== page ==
Here are a few shots from that day:

The Grade 3 Results

Above is the grade 4 band getting ready to play, and below is the grade 3 band marching off after finishing our performance

And here we are in our matching HPPB outfits!

We had been entered to play the next day as well, at a competition at Bridge of Allan, but we decided not to go, given that the weather forecast was looking quite dismal.  By all accounts, we made the right decision.

Throughout Worlds week, we balanced our time between band practices, touristing, and socializing.  Highlights included a bit of a shopping trip and also a tour of Glasgow on the “Hop-On/Hop-Off” double decker bus, some fun times at the Park Bar, hanging out at the National Piping Centre, listening to Field Marshall Montgomery Pipe Band and Police Service of Northern Ireland band practices, meeting up with friends Pete, Mick, Davey, Craig, Andy, and Lorne, and indulging in some of Glasgow’s hidden gem restaurants.

I seem to only have one photo of my shopping trip with Robyn, she being much more of a shopper than I!  This photo (below) was mainly to capture the banner ads for the World Pipe Band Championships:

There’s a Tim Horton’s in Glasgow!

And here are a few shots from Glasgow’s famous Park Bar:

Some family fun was had – Ann Gray and her daughter Robyn, and John Elliott and his son Andrew (who plays with Field Marshal Montgomery).  Or – is that Robyn Gray and her mother, and Andrew Elliott and his father?

The Grays, the Elliotts, and Al:

Here are a few shots of the Field Marshal practice, in Kelvingrove Park:

Watching this little girl (photo below) cracked me up – she must be the drone tuner’s daughter, as she followed him all around the circle, standing patiently every time he stopped to touch up someone’s drones.

And a few pictures of the Pipes & Drums of the Police Service of Northern Ireland practising on the steps at the National Piping Centre.  My good friend Peter Harvie, with whom I had played in the LA Scots, plays with PSNI:

A few shots from our Hop-on/hop-off double-decker bus tour:

(We managed to get prime seats on the top of the bus, in the sunshine!)

The Clutha, a very popular live music venue in Glasgow, (as opposed to “The Cluth”, as my snap would imply – oops!) sadly made the news four years  back, as a freak accident led to a police helicopter crashing through the roof of the bar while it was filled with patrons enjoying their evening.  A very short version of the story can be found Here.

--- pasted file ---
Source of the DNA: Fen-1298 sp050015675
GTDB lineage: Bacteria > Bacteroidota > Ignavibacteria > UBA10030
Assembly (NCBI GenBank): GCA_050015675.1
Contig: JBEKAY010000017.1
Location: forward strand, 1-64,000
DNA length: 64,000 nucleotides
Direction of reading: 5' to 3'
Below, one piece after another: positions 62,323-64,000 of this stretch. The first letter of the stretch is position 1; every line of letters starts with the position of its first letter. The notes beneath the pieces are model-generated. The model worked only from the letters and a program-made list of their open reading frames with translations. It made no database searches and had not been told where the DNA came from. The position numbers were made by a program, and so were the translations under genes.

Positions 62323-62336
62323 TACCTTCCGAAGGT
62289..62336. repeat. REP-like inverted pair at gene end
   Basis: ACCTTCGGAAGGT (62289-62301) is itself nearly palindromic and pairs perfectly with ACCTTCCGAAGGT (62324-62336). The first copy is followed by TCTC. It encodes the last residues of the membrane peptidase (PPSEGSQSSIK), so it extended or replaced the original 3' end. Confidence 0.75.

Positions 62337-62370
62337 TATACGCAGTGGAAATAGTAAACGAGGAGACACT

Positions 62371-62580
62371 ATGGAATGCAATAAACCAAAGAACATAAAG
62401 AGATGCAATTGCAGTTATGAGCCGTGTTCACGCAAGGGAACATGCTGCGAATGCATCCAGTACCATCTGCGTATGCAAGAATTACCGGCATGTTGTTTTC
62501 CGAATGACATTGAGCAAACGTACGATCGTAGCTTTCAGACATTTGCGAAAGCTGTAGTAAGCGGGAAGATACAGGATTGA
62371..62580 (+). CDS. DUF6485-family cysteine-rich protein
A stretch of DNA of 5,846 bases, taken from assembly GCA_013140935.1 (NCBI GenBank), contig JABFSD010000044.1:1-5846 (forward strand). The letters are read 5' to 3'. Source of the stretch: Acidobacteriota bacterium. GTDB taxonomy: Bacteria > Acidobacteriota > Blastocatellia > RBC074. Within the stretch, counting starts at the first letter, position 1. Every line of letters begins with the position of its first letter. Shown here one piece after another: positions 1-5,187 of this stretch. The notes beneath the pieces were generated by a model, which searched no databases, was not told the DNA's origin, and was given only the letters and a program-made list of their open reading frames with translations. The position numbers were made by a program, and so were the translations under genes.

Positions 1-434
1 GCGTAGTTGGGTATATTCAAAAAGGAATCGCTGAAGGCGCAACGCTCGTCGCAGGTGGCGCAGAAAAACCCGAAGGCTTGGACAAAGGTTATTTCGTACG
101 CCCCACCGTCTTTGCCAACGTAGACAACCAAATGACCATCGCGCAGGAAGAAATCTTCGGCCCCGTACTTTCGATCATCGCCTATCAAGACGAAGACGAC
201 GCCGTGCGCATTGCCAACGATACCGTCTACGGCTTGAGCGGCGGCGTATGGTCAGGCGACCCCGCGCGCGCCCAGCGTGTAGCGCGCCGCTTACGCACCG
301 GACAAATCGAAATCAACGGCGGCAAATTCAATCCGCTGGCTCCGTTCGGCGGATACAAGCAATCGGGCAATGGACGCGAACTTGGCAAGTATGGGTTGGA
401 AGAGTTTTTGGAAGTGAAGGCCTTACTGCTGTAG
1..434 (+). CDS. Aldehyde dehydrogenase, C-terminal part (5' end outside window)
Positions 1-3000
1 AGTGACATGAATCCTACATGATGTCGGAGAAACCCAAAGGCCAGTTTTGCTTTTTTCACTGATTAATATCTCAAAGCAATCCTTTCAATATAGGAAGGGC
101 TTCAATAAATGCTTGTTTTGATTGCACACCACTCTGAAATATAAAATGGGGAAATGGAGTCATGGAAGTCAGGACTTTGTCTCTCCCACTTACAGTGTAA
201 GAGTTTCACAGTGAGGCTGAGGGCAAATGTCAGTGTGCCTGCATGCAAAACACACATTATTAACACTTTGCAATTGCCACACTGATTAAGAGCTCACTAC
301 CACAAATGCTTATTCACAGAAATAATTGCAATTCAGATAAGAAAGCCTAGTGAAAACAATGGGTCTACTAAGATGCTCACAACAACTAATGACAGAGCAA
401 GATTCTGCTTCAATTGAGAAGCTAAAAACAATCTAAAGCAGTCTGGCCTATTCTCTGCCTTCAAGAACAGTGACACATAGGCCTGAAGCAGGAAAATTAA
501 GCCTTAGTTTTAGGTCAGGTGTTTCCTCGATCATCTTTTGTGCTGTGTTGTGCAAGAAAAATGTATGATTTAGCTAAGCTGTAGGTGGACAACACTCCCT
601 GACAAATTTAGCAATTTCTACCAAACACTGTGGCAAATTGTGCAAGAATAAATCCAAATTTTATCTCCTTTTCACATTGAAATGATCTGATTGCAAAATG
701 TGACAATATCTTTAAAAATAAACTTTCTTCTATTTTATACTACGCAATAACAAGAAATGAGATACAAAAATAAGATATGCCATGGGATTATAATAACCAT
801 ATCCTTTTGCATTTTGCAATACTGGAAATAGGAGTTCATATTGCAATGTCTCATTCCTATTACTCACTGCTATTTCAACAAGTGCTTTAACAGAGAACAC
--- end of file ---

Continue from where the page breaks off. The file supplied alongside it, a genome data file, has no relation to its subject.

But on to happier things – here are just a few more snaps from the week in Glasgow leading up to the Worlds – indulge me in some food pictures!  This was a lovely afternoon, spent in great company, sitting on a sidewalk patio of an oyster bar:

On Friday, August 11th, the qualifying competition for the grade 1 bands took place.  The majority of our group went to watch – and with good reason!  Twenty of the best bands in the world were competing, in two heats of ten each, vying for the coveted twelve spots (six from each heat) in the Grade 1 final competition, which was to be held the next day.  On the Friday, the grandstand seats were open, free to anyone who wanted them, and crowds were sparse enough that we could get quite up close and personal with all of the bands, not only as they were warming up, but also as they were competing.  This was a particular treat for me, since for the past four years I was part of a band that competed in the grade 1 qualifier (LA Scots Pipe Band), and while that was incredibly exciting to be part of, it meant that the opportunity to listen to and see the other grade 1 bands didn’t exist.

Here is a smattering of photos of the bands playing in Friday’s grade 1 qualifier, starting with Field Marshal Montgomery Pipe Band

And this is St. Laurence O’Toole Pipe Band, from Dublin (and by the way, the snare drummer you can see immediately to the left of the bass drum is Edmonton’s own Andrew Miller, making all Albertans proud!):

And below is the Pipes & Drums of the Police Service of Northern Ireland (PSNI).  They are in their first year at the grade 1 level, after being promoted from Grade 2 at the end of last year.  They made it through the qualifier and into the final, which was very exciting, and no easy feat!

Triumph Street Pipe Band from Vancouver BC (who also made it into the final round):

And finally, Boghall & Bathgate Pipe Band, who also made it through the qualifier and into the grade 1 Final:

It was a great day, having the opportunity to hear these amazing grade 1 bands.  Here’s a picture of Robyn and me, on Qualifier Day:

We arrived back to our dorms late afternoon, had a band practice, and then everyone had an early night in preparation for the big day!  Here we are again, ready to rumble:

I didn’t get many photos on the day, as it was just a bit too busy, what with playing in the World Pipe Band Championships and all.  I can tell you that we did have a good run, although Mother Nature wasn’t on our side – just as we were headed to the final tuning area, we were hit with a downpour so intense that we actually had to run for cover, which cut into our preparation time, and as a result everyone was a bit disconcerted, and our tuning issues didn’t quite get resolved before we went on.  We unfortunately didn’t make it through our qualifying round and into the final, but at the end of the day overall we were only 1 point away from having made it into the top six, which would have put us in the final.  Our drummers had a great result, placing 4th in drumming in the qualifier, which was very impressive!